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  1. #1

    Too hot or too cold

    This is not a new issue for me, been dealing with it for several years, but now am ready to try to do something about it.
    We had a new heat pump put in place (Trane 15 SEER, 2.5 ton), and with it a new thermostat control: Braeburn model 5300, with 2 heat and 2 cool staging. It is set to manual control, thermostat settings are in 1 degree increments, and deviations in ambient temperature of + or - half a degree above or below the set point are supposed to cause heating or cooling to turn on or turn off. Often - particularly when in cooling mode - I find that the room(s) often feel either too hot or too cold. For example, if I have it set at 76 degrees, the room air often feels too warm. If I lower the set point to 75 degrees, the room then ends up feeling too cold before the compressor and blower turn off. In my admittedly unknowledgeable (I know, that's not really a word) way of thinking, I could perhaps rectify this dilemma if I had a thermostat that could be set in 1/2 degree increments or even perhaps 0.2 degree increments. My question is - does such a thermostat exist that allows for settings in 0.5 or 0.2 degree increments, and if so, would anyone be able to name a few that I could choose from? Thanks, in advance, to all who reply

  2. #2
    Join Date
    Sep 2007
    State College, PA
    We may need some more information. Such as location of the thermostat. But as far as a thermostat that you can set in increments less than one degree, as far as I know, they don't exist. But I have be wrong before.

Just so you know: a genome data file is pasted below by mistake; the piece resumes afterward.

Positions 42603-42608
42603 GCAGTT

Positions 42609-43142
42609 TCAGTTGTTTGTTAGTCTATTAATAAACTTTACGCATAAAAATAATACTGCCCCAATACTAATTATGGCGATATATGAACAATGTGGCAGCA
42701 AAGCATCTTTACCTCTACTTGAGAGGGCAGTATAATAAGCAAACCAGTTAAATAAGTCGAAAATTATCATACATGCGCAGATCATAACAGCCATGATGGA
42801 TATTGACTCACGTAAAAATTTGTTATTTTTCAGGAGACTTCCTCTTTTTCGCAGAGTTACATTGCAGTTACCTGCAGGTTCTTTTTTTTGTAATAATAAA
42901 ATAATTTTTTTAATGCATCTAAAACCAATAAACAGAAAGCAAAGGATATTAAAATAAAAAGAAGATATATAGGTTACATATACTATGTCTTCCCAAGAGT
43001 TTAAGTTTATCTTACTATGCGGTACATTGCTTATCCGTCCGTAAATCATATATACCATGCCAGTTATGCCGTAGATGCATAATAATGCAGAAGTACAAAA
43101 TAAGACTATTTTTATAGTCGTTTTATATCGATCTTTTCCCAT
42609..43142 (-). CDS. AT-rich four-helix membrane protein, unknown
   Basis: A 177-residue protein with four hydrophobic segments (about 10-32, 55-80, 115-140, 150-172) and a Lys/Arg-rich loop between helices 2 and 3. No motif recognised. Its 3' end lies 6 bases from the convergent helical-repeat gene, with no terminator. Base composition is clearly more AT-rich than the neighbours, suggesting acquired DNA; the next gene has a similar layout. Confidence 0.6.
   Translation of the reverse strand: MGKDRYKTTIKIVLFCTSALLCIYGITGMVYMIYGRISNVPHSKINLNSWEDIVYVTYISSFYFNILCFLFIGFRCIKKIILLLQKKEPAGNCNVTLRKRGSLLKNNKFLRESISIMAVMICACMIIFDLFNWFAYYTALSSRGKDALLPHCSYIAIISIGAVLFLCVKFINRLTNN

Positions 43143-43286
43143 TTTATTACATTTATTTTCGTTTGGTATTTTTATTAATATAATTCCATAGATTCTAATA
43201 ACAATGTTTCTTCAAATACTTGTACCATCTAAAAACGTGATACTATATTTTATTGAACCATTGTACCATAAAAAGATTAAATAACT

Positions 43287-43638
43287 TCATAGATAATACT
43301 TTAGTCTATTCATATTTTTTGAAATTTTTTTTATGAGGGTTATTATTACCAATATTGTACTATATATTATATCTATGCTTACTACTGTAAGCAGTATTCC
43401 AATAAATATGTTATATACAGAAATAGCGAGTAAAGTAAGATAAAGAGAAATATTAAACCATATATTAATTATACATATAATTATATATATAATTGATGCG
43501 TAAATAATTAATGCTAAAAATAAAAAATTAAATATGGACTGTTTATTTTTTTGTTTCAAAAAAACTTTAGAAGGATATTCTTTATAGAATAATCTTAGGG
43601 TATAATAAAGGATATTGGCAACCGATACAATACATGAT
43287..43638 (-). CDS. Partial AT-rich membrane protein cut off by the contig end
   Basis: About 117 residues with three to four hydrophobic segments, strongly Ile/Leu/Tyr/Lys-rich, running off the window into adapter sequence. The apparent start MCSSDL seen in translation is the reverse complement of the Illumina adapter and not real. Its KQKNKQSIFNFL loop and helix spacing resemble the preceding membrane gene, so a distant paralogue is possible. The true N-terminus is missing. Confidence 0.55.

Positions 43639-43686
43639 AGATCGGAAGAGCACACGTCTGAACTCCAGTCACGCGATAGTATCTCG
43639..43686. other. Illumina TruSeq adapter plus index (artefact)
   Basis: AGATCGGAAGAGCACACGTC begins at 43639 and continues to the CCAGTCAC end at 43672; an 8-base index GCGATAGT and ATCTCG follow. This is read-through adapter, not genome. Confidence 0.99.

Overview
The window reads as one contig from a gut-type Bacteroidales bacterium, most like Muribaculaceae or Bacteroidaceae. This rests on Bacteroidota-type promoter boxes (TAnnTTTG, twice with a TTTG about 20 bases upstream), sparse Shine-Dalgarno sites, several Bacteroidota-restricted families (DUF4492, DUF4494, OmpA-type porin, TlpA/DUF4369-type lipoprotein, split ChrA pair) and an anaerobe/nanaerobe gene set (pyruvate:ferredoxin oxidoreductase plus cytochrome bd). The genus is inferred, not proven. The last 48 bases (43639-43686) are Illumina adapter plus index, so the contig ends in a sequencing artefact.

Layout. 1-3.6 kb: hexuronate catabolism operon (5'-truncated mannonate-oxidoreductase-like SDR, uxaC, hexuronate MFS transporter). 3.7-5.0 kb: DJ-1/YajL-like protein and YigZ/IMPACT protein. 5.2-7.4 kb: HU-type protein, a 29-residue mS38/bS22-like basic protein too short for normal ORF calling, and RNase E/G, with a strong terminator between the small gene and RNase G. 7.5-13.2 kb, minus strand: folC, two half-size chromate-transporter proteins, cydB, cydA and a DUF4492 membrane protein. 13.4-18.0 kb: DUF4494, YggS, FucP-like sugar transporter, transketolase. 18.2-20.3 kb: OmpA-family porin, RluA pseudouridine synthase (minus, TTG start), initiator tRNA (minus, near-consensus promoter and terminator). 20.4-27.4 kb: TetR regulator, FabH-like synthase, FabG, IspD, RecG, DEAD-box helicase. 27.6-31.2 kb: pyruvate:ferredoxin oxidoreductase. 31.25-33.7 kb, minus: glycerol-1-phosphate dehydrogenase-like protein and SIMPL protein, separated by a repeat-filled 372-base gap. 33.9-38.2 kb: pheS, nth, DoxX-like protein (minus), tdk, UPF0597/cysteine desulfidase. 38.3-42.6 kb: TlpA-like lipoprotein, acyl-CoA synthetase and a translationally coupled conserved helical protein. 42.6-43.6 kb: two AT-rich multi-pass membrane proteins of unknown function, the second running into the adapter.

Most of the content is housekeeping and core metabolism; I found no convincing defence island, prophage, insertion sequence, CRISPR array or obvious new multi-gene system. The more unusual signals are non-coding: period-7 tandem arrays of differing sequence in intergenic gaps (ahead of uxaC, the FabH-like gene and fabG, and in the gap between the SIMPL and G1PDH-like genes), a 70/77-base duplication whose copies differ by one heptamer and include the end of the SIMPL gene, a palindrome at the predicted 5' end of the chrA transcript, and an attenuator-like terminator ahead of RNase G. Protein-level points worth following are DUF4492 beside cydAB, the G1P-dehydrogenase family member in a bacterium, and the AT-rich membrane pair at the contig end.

Can you maybe fill us in on where the thermostat is located in relation to you supply and return grills? That could be affecting the situation.
    Can someone please explain to me -
    Why is there never enough time to do it right the first time, but plenty of time to do it twice?

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  3. #3
    Join Date
    Jan 2004
    Lancaster PA
    Does your thermostat have a CPH setting? If so, it should probably be set to a higher setting.
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    How many times must one fix something before it is fixed?

  4. #4
    Join Date
    Jun 2005
    SW Wisconsin
    I am thinking that maybe the humidity is too high; that will cause sensitivity to incremental temp changes.
    Get a humidity gauge at a hardware store, or someplace, & check the humidity levels in your home.

    There used to be, and believe still are, thermostats with half degree increments, they also had cooling anticipators that helped cycle it sooner.

    Longer cycles with more temp latitude is a more efficient performance mode of operation...use a floor or ceiling fan to keep air moving at the 76F setting.

  5. #5
    Join Date
    Jul 2006
    Sweater and a T-shirt?

  6. #6
    Join Date
    Jul 2010
    Get a thermometer and check actual temperatures in the center of the room.

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